It is too soon to tell if these efforts will slow the proliferation of new ransomware groups. The ransom in the Colonial pipeline case was only $4.4 million, half of which was recovered in a cyber operation. A number of ransomware actors received ransom payments worth over $40 million. On October 16, Sinclair Broadcast Group, one of the largest US television station operators in the US was hit by the Macaw ransomware variant, which is allegedly linked to the U.S. Treasury-sanctioned Evil Corp, a Russian cyber-crime syndicate, indicating that Russian-speaking ransomware actors continue to operate openly online in spite of US and international pressures. Worse still, in both cases the ransomware actors exfiltrated sensitive corporate documents and databases as leverage to increase the ransom value, a tactic becoming more common throughout 2021.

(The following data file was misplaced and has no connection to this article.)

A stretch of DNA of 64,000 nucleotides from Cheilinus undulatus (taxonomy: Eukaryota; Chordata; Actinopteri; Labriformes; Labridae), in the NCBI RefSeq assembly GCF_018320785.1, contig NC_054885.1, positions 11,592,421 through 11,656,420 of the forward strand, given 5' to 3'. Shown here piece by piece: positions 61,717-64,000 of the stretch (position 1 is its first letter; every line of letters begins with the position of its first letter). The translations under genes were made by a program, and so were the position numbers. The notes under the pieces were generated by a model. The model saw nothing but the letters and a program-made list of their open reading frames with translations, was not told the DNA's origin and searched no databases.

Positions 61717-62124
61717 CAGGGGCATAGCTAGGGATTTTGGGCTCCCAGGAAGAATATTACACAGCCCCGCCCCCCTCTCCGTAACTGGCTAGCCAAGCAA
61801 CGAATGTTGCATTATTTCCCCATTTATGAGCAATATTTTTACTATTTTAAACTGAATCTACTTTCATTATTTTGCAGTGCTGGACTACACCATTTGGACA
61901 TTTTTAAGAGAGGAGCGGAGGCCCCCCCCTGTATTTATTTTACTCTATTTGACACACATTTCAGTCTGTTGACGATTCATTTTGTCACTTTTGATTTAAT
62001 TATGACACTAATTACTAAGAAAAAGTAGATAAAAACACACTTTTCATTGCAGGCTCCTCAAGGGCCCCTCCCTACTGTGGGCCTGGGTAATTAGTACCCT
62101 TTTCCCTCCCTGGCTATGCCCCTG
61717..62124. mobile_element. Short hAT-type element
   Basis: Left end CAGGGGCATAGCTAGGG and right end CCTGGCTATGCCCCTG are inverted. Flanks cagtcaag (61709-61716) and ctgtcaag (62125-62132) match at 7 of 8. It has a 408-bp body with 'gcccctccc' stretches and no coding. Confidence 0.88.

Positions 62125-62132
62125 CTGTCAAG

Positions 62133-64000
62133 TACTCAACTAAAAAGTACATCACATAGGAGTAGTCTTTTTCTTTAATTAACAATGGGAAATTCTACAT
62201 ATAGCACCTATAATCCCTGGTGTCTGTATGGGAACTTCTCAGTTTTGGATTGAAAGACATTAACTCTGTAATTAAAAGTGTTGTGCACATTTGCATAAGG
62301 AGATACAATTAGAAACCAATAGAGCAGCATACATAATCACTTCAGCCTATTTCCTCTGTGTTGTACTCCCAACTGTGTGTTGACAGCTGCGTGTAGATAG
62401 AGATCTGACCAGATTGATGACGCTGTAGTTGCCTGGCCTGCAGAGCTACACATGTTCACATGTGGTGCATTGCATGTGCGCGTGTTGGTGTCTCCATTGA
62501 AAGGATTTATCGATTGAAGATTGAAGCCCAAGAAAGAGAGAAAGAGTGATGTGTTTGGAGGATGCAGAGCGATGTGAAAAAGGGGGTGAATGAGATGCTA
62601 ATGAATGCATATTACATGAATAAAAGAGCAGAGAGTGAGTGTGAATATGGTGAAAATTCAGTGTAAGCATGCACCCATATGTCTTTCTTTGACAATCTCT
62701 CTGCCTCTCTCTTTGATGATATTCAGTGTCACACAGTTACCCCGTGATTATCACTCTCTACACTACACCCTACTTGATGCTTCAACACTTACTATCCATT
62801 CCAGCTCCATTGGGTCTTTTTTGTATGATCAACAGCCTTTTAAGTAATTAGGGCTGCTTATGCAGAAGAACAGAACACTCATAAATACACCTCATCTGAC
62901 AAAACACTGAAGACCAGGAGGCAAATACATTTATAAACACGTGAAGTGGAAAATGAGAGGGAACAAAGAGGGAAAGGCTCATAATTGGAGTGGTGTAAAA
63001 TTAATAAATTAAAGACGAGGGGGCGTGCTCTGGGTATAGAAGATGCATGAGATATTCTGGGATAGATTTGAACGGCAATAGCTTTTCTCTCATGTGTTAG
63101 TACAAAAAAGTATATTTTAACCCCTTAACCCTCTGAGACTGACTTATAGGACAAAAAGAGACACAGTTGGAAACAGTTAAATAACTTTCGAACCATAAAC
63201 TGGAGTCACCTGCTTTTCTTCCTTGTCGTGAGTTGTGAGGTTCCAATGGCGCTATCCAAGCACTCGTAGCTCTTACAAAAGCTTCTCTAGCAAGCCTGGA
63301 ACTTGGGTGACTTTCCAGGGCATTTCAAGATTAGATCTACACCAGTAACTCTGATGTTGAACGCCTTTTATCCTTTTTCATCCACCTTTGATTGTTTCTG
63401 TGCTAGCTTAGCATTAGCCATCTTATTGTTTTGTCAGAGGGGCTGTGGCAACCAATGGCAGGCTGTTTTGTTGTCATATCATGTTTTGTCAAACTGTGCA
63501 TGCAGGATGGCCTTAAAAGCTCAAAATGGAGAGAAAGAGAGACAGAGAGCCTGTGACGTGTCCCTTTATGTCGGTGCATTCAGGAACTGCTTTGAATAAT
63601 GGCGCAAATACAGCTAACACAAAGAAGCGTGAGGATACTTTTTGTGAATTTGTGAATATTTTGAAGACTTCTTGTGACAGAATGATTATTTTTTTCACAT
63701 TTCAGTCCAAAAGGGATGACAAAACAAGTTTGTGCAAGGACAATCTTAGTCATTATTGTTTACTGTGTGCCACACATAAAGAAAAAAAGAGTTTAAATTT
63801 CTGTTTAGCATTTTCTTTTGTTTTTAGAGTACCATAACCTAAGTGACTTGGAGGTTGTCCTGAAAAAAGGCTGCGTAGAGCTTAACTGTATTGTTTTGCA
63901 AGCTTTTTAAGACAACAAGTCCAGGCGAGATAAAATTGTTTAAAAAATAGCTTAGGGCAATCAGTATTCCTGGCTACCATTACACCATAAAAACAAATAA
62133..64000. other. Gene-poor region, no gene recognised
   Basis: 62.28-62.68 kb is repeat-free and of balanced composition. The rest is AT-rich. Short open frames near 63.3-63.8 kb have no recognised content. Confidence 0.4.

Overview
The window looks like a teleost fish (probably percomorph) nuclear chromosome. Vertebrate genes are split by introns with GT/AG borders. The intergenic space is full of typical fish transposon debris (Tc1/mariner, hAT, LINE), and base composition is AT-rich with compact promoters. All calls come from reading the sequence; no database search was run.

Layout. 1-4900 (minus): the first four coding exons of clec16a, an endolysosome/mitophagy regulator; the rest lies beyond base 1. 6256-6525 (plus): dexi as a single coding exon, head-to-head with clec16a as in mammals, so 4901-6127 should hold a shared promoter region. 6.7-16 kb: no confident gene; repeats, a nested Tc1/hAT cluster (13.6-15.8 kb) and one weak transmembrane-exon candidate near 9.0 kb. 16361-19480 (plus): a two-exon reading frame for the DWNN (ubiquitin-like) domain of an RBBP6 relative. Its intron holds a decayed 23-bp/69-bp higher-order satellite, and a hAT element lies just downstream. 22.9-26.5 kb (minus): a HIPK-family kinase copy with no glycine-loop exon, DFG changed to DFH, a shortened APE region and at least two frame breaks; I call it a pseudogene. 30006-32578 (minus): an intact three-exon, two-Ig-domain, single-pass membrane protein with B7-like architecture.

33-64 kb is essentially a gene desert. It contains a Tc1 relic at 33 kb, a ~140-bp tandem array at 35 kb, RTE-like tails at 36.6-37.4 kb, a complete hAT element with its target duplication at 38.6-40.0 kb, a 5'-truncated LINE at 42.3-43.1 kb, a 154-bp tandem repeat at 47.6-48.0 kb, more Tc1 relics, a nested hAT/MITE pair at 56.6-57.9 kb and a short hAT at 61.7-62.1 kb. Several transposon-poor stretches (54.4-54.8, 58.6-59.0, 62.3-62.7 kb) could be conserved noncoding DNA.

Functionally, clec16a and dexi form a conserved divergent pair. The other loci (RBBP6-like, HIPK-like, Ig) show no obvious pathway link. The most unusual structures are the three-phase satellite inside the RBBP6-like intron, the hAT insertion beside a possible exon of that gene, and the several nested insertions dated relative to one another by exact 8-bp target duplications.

The fundamental coercive power of ransomware comes from hostage-taking, which is a tactic as old as time. From the Sphacterian hostages in the Peloponnesian War to the Barbary pirates, actors have used hostages to gain negotiating leverage to achieve their objectives. But never has it been so cheap, accessible, and hard to defend against. The strategic implications of this activity depend on the threat actor’s intent. Many of the actors responsible for ransomware attacks in 2021 are primarily financially motivated. But in allocating limited hacking resources to numerous potential targets financially motivated groups can take actions with political consequences. For instance, many Russia-based cyber-crime syndicates avoid attacking Russia and its allies. Credible reports allege the Russian government sometimes takes a cut of the profits of online criminal activity in exchange for protection from prosecution. Russia may also allow state-sponsored cyber operators to conduct for-profit activities. This ongoing criminal activity, like many cyber operations, gives Russia some deniability due to the attribution challenges in cyberspace. Chinese state intelligence agencies appear to operate similarly, leveraging cyber-criminal talent and techniques to act by with and through ransomware to collect information and damage targets while disguising their motives. It also allows ransomware groups to work cross-purposes, selecting critical infrastructure targets that maximize extortion value or extracting sensitive data during their ransomware attacks, furthering Russian strategic interests in developing capabilities that impose costs on US economic activity, while earning cryptocurrency that is later spent, lavishly, in Russia.